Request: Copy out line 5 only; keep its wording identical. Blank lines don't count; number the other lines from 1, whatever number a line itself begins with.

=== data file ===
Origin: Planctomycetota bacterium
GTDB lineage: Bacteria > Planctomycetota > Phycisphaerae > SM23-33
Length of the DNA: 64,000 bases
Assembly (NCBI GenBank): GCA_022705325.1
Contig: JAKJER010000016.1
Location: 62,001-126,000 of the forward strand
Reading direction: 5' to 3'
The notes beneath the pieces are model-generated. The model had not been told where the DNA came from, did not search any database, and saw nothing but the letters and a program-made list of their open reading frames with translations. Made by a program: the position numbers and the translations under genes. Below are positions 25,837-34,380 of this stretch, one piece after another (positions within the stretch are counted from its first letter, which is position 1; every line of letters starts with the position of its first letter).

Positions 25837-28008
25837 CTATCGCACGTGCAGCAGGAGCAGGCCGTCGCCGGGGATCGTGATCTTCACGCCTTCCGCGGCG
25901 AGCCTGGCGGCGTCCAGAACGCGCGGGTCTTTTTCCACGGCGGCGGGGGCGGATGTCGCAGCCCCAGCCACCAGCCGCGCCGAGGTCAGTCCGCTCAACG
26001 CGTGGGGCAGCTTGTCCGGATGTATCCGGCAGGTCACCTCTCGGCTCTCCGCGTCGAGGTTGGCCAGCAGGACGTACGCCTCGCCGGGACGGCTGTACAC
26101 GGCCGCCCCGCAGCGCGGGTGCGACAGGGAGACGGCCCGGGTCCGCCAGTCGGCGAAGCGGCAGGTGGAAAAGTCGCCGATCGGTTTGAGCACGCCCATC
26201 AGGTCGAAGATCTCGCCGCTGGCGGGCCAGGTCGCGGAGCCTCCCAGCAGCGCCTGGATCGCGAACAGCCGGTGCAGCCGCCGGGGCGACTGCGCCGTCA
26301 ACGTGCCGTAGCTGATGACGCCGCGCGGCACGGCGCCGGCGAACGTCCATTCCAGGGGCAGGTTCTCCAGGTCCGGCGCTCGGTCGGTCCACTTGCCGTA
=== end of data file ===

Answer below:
Contig: JAKJER010000016.1